Religion matters so much the United States was founded to protect it.
The freedom to exercise religion is so sacred our courts reliably rule that it overpowers the authority of government. This explains why the U.S. Supreme Court sided with Mohammad Ali in Clay v. United States (1971) after the boxing champ refused a draft order to serve in Vietnam.
“We are not supposed to take part in no wars unless declared by Allah or The Messenger,” Ali said.
No matter the cost or dangers posed to society, the freedom to exercise religion serves as the single greatest restraint on government power conceived. When individuals answer to Allah or Jesus, they relegate governors, mayors, presidents and legislators to middle-management stature.
Contemplate the words of a man who used his presidency to strengthen religious freedom:
• “We all have a shared desire here to protect perhaps the most precious of all American liberties, religious freedom.”
• “Our laws and institutions should not impede or hinder but rather should protect and preserve fundamental religious liberties.”
• The founders “knew that religion helps to give our people the character without which a democracy cannot survive.”
• The founders “knew that there needed to be a space of freedom between government and people of faith that otherwise government might usurp.”
• “Religious institutions have brought forth faith and discipline, community and responsibility over two centuries for ourselves and enabled us to live together in ways that I believe would not have been possible.”
• Let us “bring our values back to the table of American discourse to heal our troubled land.”
• “It is high time we had an open and honest reaffirmation of the role of American citizens of faith...”
• “Government should be held to a very high level of proof before it interferes with someone’s free exercise of religion.”
So proclaimed Democratic President Bill Clinton just before he signed into law the Religious Land Use and Institutionalized Persons Act of 2000. Passed unanimously in the House and Senate, RLUIPA strengthens enforcement of the First Amendment to prevent local governments from using zoning, condemnation and permitting to infringe on religious institutions.
City officials in Pueblo seem oblivious and/or contemptuous of the First Amendment and everything Congress and Clinton stood for when they enacted RLUIPA.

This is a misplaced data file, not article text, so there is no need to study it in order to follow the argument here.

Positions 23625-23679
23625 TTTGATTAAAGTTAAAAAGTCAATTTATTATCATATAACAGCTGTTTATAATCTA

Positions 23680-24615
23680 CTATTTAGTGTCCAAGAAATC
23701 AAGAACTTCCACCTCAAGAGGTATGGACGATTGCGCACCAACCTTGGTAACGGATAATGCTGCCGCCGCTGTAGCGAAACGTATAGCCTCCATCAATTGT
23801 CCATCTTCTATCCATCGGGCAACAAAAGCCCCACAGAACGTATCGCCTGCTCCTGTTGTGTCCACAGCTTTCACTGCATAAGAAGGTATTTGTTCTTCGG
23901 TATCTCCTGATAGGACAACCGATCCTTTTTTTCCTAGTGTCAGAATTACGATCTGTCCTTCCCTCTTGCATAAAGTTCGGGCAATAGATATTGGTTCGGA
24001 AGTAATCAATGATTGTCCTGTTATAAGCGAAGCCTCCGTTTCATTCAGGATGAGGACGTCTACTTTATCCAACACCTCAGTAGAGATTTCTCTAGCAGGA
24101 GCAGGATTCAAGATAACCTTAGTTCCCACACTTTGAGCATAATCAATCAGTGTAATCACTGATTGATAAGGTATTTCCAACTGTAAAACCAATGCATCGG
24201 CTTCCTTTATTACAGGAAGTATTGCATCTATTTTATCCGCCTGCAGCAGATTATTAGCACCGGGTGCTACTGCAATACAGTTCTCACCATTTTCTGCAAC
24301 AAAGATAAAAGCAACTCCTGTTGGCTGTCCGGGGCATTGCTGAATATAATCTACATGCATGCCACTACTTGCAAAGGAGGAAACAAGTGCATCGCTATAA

As explained in a Gazette news story by Debbie Kelley, Pueblo’s zoning department recently interfered in a religious exercise that has benefited the community for 31 years. That’s how long the Christian Growth Center has offered a water and electric RV hookup in its parking lot for traveling ministers and homeless families seeking temporary housing assistance as they stabilize. The ministry, an icon in Pueblo’s philanthropic community, raises money to help the poor. Anyone can see the church parking lot is managed, orderly, clean and nothing resembling the chaotic homeless camps that routinely go uncontested throughout Colorado.
“The Bible commands us one of the first orders of being a pastor or bishop is that they must be a lover of hospitalities, and we are careful to entertain strangers, because we may actually be entertaining angels, unaware,” said the Rev. Paul Elder, pastor of the Growth Center.
There might be angels in the RV, but city statutes don’t allow anyone to live in one within city limits — even on a temporary basis. In a letter to Growth Center attorney Andrew Nussbaum, Assistant City Attorney Trevor Gloss said RLUIPA prevents governments from imposing “substantial burden,” not mere “inconvenience” on a church.
Get serious. The RV hookup is a substantial component of assisting transient strangers on spiritual journeys. No more RV hookup will substantially burden a ministry that helps traveling strangers. Pueblo officials are doing what Congress and a Democratic president forbade 21 years ago.
“The city is treating the Colorado Christian Center the same as everybody else ... fair and equal treatment for everyone,” said Pueblo Mayor Nick Gradisar.
Therein lies the problem. Religious institutions are not subject to “equal treatment.” If that were the case, they would not have special protection in the first phrase of the First Amendment. Congress would not have granted them special treatment by unanimously passing RLUIPA. Don’t confuse the hip culture’s anti-Christian craze with longstanding laws that give no weight to the whims of public sentiment.
Aside from the First Amendment and congressional efforts to bolster it, this is a move in the wrong direction by every substantive and pragmatic consideration. Society has a growing problem with homelessness, a pervasive lack of compassion, increasingly divisive political strife, and an affordable housing crisis that makes safe shelter a privilege of the financially fortunate.
This is a terrible time to disrespect compassion and discourage the kind of charity we need more of. Don’t make things worse by treading on the spirit and letter of longstanding protections of compassion, charity, hope, freedom and faith in something greater than the zoning board.
The Gazette Editorial Board